Lack of care and even violence at Ontario nursing homes was front and centre this morning at the Ontario Health Coalition unveiled its “Situation Critical” document to the media today at the Legion on Main Street in North Bay.
Ann McIntyre, and Blanche-Helene Tremblay both talked about the struggles they have had with loved ones currently living in area nursing homes.
McIntyre, a member of long term care committee for Ontario Health Coalition, says her husband is in a nursing home and due to lack of care she has even hired independent workers to help care for her husband at the nursing home.
“I am not trying to slam nursing homes or staff it is the whole system that needs change,” she said.
Tremblay says the ratio of patient to personal support worker is way too low in Ontario and in some facilities its at 18 dementia patients to two personal support workers. Because of that lack of staffing, she estimates personal support workers in the province have less than 10 minutes per shift to spend with an individual patient.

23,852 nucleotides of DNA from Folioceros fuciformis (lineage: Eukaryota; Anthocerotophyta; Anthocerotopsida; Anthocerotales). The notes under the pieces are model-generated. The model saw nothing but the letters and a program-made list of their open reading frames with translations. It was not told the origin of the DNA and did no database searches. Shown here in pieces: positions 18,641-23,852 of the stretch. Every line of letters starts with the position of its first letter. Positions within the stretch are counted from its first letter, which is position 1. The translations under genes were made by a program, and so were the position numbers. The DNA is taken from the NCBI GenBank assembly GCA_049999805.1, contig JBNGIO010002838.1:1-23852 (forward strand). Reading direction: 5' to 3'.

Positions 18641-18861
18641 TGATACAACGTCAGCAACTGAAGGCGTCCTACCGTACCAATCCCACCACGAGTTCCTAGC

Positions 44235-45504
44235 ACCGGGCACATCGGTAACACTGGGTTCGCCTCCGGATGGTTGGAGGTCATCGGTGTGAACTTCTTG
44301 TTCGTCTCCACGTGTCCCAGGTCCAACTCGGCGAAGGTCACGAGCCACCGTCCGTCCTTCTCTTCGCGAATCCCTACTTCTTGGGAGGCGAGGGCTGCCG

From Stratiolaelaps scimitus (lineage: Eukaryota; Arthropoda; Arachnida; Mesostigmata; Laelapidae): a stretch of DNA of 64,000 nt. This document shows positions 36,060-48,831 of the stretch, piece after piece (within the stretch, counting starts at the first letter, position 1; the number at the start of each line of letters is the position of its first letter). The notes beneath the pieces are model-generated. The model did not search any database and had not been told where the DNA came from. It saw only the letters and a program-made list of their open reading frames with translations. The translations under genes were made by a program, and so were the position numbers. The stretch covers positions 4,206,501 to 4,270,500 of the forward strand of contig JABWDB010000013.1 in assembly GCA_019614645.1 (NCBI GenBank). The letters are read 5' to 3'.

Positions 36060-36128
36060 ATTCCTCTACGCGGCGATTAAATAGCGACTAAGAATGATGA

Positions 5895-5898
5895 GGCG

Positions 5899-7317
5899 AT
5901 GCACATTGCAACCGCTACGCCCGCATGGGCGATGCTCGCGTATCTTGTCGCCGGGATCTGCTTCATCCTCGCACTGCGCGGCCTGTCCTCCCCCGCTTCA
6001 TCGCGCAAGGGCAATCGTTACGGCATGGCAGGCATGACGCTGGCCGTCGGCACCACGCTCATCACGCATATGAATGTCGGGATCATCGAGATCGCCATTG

“Many depend on staff for all their needs,” noted Tremblay.
“About 80 percent suffer a level of dementia, and because of that, they can’t say what they need.”
According to the Situation Critical report those inadequate levels of care have also highlighted some horrifying statistics including that seven homicides were committed against a resident by another resident in an Ontario long-term care home last year.
Peggy Smith, is a retired personal support worker and author of novel Three Score and Ten, What Then?
“Homicides are high in Ontario nursing homes and a factor is short staffing,” said Smith.
“We need to put a spotlight on it, even the Ontario coroner has stated it’s a serious problem.”
The Ontario Health Coalition held similar events at 29 other locations in the province today to put a spotlight on the problem.
The coalition hopes by doing that conditions will improve on Ontario nursing homes and more help will be given to staff to deal with violence in the nursing home.